Psychologist Liz Cooper isn’t a big believer in the unseen: ghosts, God, the occult. But when her friend Robin finds tarot cards tacked to her door — and is subsequently accused of murder — Liz must dive into the world of mysticism in order to clear her friend’s name. Along for the ride is old family friend Nick Garfield, a professor and expert on the occult. Together the two attend séances, discuss traditional vodou, and try to root out the murderer before Robin takes the fall.
Spooky and fun
The first book in Rochelle Staab’s A Mind for Murder series introduces us to Liz Cooper, a psychologist whose fact-based belief system is turned upside down by the sudden intrusion of the occult.
The main plot itself is pretty straightforward — people are dying, we need to find the killer — but the inclusion of voodoo and its history and traditions is really what takes the novel up a notch.
Who Do, Voodoo? begins rather abruptly. Staab had to fit a lot of information critical to the story in right at the beginning — Robin’s husband’s death, Liz’s husband’s infidelity and her apparent total inability to find a good replacement, and the first threatening tarot card — and her execution was a little clunky.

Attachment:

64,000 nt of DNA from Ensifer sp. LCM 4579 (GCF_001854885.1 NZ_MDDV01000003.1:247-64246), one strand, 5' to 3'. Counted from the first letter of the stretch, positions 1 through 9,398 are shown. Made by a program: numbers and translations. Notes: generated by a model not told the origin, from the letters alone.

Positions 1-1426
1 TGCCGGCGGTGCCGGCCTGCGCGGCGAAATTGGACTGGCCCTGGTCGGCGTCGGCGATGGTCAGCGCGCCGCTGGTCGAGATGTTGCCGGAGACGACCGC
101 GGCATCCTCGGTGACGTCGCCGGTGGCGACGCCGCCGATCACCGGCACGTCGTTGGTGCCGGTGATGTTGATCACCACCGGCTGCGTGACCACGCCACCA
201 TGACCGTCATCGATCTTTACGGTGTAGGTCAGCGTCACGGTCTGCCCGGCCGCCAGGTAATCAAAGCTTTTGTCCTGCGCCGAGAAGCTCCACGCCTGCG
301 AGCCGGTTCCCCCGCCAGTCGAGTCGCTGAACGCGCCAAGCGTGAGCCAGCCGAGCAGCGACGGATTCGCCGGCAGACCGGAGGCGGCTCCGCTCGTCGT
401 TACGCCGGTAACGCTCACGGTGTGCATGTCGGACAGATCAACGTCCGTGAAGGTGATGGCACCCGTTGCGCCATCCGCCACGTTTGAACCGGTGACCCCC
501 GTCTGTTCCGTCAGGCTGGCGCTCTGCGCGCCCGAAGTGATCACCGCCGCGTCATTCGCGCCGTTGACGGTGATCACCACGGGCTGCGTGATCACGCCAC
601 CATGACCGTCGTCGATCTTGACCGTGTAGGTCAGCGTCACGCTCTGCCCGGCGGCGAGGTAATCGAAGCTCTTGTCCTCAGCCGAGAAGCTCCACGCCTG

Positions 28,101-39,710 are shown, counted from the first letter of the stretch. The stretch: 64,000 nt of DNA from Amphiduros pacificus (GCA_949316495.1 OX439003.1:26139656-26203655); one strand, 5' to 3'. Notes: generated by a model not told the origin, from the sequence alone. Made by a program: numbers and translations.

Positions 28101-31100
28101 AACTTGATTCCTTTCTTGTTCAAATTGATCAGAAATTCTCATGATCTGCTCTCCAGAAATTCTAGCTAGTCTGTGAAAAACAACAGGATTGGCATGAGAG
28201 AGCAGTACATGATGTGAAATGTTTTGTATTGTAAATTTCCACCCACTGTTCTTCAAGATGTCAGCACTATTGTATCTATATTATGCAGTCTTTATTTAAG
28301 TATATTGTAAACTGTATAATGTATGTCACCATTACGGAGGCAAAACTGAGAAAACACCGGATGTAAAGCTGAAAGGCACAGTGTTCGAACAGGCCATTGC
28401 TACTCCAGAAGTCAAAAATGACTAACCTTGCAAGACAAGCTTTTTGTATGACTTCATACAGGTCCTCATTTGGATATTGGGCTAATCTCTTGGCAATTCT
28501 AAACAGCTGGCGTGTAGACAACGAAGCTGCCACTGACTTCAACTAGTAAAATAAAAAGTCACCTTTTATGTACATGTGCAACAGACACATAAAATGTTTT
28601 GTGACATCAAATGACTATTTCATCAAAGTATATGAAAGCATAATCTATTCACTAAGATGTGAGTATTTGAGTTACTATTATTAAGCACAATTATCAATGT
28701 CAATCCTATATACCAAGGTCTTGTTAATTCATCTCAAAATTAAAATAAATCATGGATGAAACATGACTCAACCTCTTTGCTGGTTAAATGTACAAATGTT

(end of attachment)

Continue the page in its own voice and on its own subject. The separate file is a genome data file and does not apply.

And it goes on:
Fortunately the rest of the novel flows well, with just the right amounts of spookiness and mystery and romance.
One thing I appreciated was that Staab doesn’t treat vodou as an inherently evil thing. Although it’s clear from the beginning that the bad guy is someone who “serves the spirits,” the majority of the practitioners are kind, normal, patently non-evil people. She doesn’t treat vodou as a sensationalist tactic, but rather as a legitimate practice and part of the story.
Who Do, Voodoo? is not the best mystery novel I’ve ever read, but it’s a strong beginning to what I hope shapes up to be a good series.